Interesting question from Robin:
How do you know the difference between the worm castings and the bedding. It all looks dark brown to me. Please help!
In a typical home system receiving lots of paper-waste bedding (eg shredded newsprint or cardboard) and regular feedings of kitchen scraps, it should be relatively easy to distinguish between bedding and castings. The latter will tend to be a lot darker – more like “soil”, while everything else should stand out as obviously unprocessed.
Where it gets tricky is when you are using smaller-particle bedding materials that already look like worm castings. Some examples can include peat moss and well-aged manure.
In this case, the age of the system will be especially important, since you won’t be able to (as easily) distinguish processed from unprocessed material simply based on appearance alone. After a few months of vermicomposting (assuming conditions are reasonably close to “ideal”), it should be safe to assume that much of the dark stuff in the bin can be used as vermicompost.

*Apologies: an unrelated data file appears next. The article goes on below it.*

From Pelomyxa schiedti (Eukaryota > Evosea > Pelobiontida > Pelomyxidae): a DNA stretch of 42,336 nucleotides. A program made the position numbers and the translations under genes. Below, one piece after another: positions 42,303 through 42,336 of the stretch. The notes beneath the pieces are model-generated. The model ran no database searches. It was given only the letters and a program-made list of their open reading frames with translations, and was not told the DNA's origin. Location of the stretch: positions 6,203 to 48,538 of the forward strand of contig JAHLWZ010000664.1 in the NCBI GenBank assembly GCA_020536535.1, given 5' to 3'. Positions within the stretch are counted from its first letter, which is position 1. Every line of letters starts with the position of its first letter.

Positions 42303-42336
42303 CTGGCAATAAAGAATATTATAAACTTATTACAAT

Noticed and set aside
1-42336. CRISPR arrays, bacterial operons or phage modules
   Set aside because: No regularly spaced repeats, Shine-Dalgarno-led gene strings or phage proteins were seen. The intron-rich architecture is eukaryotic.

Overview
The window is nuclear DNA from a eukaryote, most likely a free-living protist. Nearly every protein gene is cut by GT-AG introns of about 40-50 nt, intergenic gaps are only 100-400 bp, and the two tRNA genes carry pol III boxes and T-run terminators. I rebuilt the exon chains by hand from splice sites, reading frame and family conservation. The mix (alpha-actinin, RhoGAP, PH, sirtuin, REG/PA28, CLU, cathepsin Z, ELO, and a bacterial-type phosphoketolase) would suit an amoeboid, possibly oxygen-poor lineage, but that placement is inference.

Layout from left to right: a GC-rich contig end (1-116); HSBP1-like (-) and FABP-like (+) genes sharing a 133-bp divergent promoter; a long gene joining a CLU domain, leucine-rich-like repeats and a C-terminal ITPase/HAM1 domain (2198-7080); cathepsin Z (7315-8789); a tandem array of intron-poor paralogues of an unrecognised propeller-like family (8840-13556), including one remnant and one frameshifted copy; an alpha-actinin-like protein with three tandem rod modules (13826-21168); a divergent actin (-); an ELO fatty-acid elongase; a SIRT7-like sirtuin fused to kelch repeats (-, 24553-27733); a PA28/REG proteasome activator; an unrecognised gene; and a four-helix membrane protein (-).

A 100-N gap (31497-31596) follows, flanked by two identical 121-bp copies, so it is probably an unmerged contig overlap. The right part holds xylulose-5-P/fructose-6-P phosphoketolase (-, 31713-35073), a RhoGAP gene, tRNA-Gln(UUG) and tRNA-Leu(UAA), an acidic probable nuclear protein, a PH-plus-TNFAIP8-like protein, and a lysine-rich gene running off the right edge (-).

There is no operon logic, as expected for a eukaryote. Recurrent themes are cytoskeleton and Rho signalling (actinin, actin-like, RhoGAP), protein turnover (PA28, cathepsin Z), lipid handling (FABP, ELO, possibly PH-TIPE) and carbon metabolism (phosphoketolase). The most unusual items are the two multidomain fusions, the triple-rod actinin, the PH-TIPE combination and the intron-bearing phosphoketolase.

As an added bit of insurance, I recommend leaving the system to sit without feeding for 2-3 weeks prior to your planned harvest. This should encourage the worms to work on the remaining unprocessed material in the bin, leaving you with more castings.
Also, please do keep in mind that your vermicomposting doesn’t need to be 100% worm castings! If you’ve let your system operate for long enough, it’s probably safe to say that most of the dark stuff in the bin is going to offer plant-growth-promoting benefits!
NOTE: I highly recommend a “curing” period either before or after you harvest (if the material is wet, this can coincide with the drying period). This helps to ensure that the material is aerobic, and even more stabilized.
Hope this helps!